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Proponents argue that sale of land to LIDC will benefit Littleton's economy


November 21, 2017
LITTLETON—It's safe to say that whenever there are more than two lawyers at a town meeting, something interesting is happening. There were four at last Monday's selectmen's meeting, two of them representing parties in the ongoing industrial park land transfer debate. The selectmen will decide whether to sell the 42-acre parcel for $1 to Littleton Industrial Development Corporation at a future scheduled meeting.

While there were oblique hints of a costly legal battle over the procedural details of the hearings, the real meat of the debate centered around whether or not Littleton was giving up something for nothing, or getting something in return.

Estimates of the parcel's market value have averaged around $90,000 in current dollars. If the parcel was sold, the proceeds would shave 11 cents per thousand off the tax rate for one year. That's worth about $17 to the average Littleton homeowner ($155,000).

Budget Committee member Dianne Cummings pointed out that commercial and industrial property values rose by $4 million this year, while utilities cratered by $8 million. She sees the continued growth of LIDC as essential to the financial health of the town.

"The commercial and industrial dug us out of a gutter," she explained.

Brian Ward, who served on LIDC's board between 1994 and 2004, emphasized that the organization is a non-profit, run by unpaid volunteers who offer the town an economic development service out of civic duty.

"Nobody gets paid," Ward insisted, "For forty-five years, people have volunteered their time."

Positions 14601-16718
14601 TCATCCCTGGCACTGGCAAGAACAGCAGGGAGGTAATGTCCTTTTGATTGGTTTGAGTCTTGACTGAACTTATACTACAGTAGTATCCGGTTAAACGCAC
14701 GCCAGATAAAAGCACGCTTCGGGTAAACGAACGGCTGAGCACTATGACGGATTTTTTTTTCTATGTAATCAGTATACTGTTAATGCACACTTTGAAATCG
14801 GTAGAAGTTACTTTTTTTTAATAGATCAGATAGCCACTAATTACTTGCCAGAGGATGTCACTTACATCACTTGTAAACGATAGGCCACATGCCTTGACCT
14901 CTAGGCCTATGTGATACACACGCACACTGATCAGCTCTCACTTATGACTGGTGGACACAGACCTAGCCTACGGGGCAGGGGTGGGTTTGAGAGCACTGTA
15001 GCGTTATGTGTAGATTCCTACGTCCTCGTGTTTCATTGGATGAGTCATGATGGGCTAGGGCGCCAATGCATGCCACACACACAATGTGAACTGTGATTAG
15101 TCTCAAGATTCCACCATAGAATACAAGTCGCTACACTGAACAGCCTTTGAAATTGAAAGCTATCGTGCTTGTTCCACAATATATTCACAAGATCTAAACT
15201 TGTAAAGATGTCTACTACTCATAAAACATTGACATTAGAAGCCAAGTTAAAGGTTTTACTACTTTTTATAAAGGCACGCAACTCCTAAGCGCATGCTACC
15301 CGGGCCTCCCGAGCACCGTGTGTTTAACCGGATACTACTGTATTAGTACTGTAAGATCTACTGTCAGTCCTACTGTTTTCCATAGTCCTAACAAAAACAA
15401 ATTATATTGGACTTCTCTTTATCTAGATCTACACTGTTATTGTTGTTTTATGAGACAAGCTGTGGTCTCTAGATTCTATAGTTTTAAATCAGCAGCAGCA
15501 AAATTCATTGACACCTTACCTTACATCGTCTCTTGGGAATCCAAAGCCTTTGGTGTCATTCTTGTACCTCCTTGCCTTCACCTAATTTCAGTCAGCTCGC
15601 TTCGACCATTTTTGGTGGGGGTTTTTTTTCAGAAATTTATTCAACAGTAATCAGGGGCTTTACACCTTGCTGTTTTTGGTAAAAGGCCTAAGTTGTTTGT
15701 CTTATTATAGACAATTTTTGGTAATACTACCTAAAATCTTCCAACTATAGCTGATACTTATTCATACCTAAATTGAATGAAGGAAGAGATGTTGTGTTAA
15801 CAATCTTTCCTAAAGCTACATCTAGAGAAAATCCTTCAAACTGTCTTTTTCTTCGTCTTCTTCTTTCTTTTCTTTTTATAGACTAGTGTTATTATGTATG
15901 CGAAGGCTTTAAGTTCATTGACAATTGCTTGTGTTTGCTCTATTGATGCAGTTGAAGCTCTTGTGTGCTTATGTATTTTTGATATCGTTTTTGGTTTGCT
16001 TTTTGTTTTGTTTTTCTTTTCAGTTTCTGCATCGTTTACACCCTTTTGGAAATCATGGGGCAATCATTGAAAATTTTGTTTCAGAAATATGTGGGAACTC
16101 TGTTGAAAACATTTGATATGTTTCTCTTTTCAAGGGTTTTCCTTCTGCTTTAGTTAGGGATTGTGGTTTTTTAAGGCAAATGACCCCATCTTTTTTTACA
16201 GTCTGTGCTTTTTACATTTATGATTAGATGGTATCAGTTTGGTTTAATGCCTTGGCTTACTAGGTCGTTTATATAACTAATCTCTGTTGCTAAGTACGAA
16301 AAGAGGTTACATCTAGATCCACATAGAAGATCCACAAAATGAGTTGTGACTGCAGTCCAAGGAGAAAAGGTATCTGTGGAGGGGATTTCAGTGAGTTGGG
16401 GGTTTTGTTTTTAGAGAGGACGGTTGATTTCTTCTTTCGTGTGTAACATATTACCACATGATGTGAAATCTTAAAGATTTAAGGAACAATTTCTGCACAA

Kim DeLutis questioned whether the land would be of any use—she quoted the conservation commission's report, which reported the parcel was very rugged. She argued that instead of giving away town land that couldn't be developed anyway, that it be turned into a town forest.

According to LIDC board member Chad Stearns, the park has a real shortage of usable land at present. Of the 73 acres left, more than half is in a conservation easement, while the rest is broken into parcels that are either small, or very rough. He said that while much of the discussed parcel would be challenging, there are usable sections that would expand the park's capacity.

The voters empowered the selectmen to sell the parcel in 2014 by a wide margin. Opponents have tried to discredit that vote, claiming that it wasn't intended to permit such a nominal price.

That's the real issue for citizen John Scott.

"The town voted to give you the right to sell our land, not give it away," he argued.

Chamber of commerce veteran Carrie Gendreau said that investing in LIDC was about planning for the town's economic future.

"You have to dig the well before you get thirsty," she said, adding, "We've got to be forward thinking"

Fred Chisom, Burndy plant manager, said that investing in LIDC returned good-paying careers that attract young families to the area. That bolsters his workforce as well: his average worker is 49, with 13 years of service, and aging.

"I don't want to be Saint Johnsbury in 20 years," he remarked. "Saint J. looks like it was a nice town."

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